Poor Pippin — I can't even imagine having to run through the many levels of a city overwhelmed by war to find Gandalf to tell him that Denethor is bat shit and going to kill his son. Like, can Gandalf get a break? Btw, the gates of Gondor are being blown open by a giant metal pig/boar beast made of iron and hey, there's the Witch King ready to bitch slap anyone that gets in his way. Like..Denethor, can you get it together, you jerk — you're clearly making life impossible.

    • flootzavut says:

      And not only is Pippin fighting through this city, but he's like, nearly four feet tall? So he's a good deal smaller and shorter than everyone else in the city. He has heart and courage and tenacity, but he's also basically like a little kid running through this maelstrom.

      • lexypoo says:

        I know! He's like a child in battle armor

        Va gur obbxf bs pbhefr lbh srry gur birejuryzvat fgngher bs gur pvgl orvat qrzbyvfurq juvyr zra ba gur iretr bs qrfcnve svtug juvyr gur Fgrjneq vf ab jurer gb or sbhaq…ohg ba svyz, V srry vg'f yvxr yvggyr Cvccva vf tbvat urnq gb urnq jvgu uryy tbvat guebhtu gur pvgl. V'z fb rkpvgrq sbe Znex fb frr guvf frdhrapr bs riragf, rfcrpvnyyl jura ur trgf nobhg gb gbepu Snenzve.

        Nyfb, jub pna sbetrg Tnaqnys ovssvat Qrargube jvgu uvf fgnss YBY..yvxr 'Chyy lbhefrys gbtrgure zna! TEBJ N CNVE! ::OBAX::'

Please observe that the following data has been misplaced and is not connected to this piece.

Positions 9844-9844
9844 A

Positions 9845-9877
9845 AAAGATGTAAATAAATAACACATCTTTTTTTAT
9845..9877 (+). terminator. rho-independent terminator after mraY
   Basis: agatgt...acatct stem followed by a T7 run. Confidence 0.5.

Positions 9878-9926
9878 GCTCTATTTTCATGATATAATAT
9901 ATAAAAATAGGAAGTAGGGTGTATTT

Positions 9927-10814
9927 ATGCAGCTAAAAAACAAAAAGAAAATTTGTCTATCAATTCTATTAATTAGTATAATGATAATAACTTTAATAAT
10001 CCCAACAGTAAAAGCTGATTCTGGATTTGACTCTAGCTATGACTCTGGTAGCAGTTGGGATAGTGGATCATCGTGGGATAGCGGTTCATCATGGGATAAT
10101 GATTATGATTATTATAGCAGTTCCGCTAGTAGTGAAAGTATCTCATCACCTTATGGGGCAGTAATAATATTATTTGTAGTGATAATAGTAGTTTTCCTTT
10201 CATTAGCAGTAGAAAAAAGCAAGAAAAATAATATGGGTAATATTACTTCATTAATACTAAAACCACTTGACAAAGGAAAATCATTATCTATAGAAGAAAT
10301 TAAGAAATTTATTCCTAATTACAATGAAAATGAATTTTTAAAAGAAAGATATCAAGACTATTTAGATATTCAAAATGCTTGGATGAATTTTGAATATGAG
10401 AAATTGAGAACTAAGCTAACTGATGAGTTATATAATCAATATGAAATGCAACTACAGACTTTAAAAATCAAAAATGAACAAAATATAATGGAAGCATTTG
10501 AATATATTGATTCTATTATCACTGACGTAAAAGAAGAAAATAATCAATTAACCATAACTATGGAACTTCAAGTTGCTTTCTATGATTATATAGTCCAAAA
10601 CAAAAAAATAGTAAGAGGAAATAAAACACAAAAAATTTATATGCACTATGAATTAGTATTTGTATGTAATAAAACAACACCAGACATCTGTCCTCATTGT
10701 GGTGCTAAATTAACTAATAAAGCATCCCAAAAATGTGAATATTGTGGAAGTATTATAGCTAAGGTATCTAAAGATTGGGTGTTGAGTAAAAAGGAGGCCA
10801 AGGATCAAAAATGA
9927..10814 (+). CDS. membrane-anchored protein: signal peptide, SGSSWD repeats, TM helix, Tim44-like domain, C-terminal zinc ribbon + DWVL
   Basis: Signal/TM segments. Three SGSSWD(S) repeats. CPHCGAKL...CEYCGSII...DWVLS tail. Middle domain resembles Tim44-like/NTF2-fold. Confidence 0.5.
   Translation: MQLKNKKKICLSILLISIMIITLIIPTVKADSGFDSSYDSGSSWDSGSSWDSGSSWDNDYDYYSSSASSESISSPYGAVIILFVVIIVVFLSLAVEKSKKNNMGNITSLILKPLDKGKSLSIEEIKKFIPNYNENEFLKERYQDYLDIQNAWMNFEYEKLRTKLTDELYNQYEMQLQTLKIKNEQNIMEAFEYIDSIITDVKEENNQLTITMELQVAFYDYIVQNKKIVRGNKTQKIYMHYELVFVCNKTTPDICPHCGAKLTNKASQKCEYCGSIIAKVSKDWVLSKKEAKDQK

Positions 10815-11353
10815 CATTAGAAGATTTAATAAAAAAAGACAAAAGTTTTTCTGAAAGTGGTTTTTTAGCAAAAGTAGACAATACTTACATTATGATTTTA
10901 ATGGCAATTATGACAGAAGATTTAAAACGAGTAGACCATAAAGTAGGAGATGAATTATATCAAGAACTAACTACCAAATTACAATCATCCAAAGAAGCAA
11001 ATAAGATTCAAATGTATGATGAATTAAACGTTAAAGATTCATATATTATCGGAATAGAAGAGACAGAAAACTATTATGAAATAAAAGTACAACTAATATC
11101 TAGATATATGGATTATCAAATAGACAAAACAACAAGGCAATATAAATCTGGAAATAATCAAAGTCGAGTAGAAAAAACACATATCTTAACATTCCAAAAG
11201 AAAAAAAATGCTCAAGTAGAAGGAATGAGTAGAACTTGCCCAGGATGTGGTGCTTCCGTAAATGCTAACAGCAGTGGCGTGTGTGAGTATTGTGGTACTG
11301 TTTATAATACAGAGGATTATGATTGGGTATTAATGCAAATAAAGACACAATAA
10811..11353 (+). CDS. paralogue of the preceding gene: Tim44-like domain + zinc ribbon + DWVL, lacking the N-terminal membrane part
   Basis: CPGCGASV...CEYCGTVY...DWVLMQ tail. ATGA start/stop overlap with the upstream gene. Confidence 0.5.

• arctic_hare says:

      Don't use the word "bitch" on this site. Or "batshit", as it is commonly used as a synonym for "crazy/insane".

  24. settledforhistory says:

    Wow, this chapter might be one of the most depressing pieces of writing I've ever read.
    It's not so much that I was sad for Pipping (though I was) or felt terrible the more I read about Denethor and Faramir (I want to hug the poor man), it's more the whole situation of the city at war.
    With every paragraph things got worse for the soldiers; not enough that there are Nazgul and the King of the Black Riders, then they have to deal with catapults and fires in the city, then the heads of the dead get thrown over the wall and that's the point were it got really hard to read on.
    The image of the heads of recently fallen soldiers being used as a kind of psychological warfare is so horrible and painful, I just want to hug all these poor people who recognize a loved one.